For your application with one end of the toggle pinned and fixed you will want to allow the center pin to be capable of moving horizonally with the block as it slides and in this arrangement the horizontal force applied to both the back pin and your sliding block from the 100N vertical load will be 94/34 x 100N = 276N.

With regard to the elbow bend(s) in one or both of your legs, as long as the legs are in the same vertical plane with the lower end connections then legs shapes are unimportant in calculating the applied vertical and horizontal forces of your linkage assembly and those forces will always be determined by the vertical and horizontal dimensions shown in the right triangle in your diagram.

To best understand how toggle forces work, think of the extreme cases of your triangle. Regardless of the length of vertical leg of the triangle, as the length of the horizontal leg approaches 0, then the horizontal force approaches zero; inversely, regardless of the length of the horizontal leg, as the vertical leg approaches 0, the horizontal force increases theoretically to infinity, or in an actual case, to the maximum load that the legs and pins will withstand without failure.

On the other hand, the shape of the legs will effect the stresses applied to the toggle legs. If a leg is straight then it experiences a purely compressive loading; however, with a bent knee shaped toggle leg there will also be bending stress applied due to the offset of the leg bend to the direct line of force between the ends of the toggle end.  Reply With Quote

10. ## Toggle mechanism force calculation.

Dear jboggs,
Would u please elaborate "the horizontal force is analogous to the 94mm dimension, which means the horizontal force is 94/34 x 50N = 138N" the highlighted sentence. let me know on what basis was the calculation done  Originally Posted by jboggs turtlefish,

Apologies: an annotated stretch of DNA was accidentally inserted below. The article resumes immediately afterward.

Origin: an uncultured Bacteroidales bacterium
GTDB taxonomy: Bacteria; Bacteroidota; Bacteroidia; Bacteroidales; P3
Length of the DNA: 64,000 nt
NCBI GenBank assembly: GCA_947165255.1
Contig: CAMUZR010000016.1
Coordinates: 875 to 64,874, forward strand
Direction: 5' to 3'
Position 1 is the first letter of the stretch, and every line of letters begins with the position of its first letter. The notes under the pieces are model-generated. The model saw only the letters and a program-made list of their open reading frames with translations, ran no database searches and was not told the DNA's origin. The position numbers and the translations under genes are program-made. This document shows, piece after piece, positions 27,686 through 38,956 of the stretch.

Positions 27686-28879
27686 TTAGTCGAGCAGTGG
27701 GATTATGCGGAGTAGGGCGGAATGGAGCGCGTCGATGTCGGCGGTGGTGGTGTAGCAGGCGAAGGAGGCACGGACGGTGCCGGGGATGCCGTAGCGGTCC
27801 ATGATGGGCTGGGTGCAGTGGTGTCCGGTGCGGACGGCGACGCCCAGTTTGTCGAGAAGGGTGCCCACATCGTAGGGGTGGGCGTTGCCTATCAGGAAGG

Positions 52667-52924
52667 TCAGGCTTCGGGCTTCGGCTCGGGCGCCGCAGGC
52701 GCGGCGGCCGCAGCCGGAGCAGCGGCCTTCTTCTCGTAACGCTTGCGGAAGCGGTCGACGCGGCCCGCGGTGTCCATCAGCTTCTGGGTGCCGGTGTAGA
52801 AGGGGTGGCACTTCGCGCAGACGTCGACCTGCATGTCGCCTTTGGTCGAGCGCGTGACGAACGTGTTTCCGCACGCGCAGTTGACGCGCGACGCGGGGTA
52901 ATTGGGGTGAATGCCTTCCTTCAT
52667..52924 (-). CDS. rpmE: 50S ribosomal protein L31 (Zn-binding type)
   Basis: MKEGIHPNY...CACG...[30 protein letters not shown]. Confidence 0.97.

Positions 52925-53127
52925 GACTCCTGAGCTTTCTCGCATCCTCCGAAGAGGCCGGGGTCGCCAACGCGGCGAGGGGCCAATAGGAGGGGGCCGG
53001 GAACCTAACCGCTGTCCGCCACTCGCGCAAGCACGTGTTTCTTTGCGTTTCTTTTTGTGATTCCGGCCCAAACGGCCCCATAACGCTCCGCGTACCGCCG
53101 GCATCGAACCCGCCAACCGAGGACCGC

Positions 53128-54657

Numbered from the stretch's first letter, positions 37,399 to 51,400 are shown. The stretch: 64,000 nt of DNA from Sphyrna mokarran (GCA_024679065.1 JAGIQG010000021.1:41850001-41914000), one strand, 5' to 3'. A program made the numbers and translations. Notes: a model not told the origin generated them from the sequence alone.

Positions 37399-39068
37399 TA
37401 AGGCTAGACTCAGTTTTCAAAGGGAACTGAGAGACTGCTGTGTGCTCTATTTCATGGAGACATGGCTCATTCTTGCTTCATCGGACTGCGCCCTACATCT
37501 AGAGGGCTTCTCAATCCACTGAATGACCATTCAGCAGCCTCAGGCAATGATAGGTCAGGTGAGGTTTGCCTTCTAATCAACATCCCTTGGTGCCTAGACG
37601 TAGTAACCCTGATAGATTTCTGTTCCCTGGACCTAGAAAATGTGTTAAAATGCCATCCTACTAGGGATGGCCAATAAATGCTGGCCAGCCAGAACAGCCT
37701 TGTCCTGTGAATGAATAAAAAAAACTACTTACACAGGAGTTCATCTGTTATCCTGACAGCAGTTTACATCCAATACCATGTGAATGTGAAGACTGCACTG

Actually there is an error in your logic. The 100N downward force is just that - downward. Because the two links are equally offset from the vertical, each links absorbs equal shares of it, 50N each. That is a vertical force. In your second diagram it is analogous to the 34mm dimension. Which means that the horizontal force is analogous to the 94mm dimension, which means the horizontal force is 94/34 x 50N = 138N. So the horizontal force does exceed the vertical applied force.  Reply With Quote

11. gopisetty, Are you familiar with vector force analysis? That is the basis for my statement.  Reply With Quote

12. gopisetty

Regardless of the method of analysis, if the the linkage contains two equal length arms the ratio of the horizontal force of the toggle to its vertical force is equal to 1/2 of the the horizontal distance between the two bottom pins divided by the vertical distance from the centerline of the pin connection at the top of the arms to a line drawn between the centers of the pins at the bottom of the arms.

For example: If 1/2 of the distance between the two bottom pins is equal to the vertical distance (which will give a 45 degree angle to both arms) and the vertical force is 50N then the horizontal force will be 1/1 X 50N = 50N; but as the linkage moves downward the horizontal force will increase until, for example, the horizontal distance is 10 time that of the vertical distance, then the horizontal force will be 10/1 X 50N =500N. Conversely, if the horizontal distance is 1/10 of the vertical distance then the horizontal force will be 1/10 X 50N = 5N.

If the two linkage arms are of unequal length, then the horizontal measurement is the horizontal distance from a vertical line from the linkage top pin centerline to the shortest arm bottom pin centerline.  Reply With Quote

13.  Reply With Quote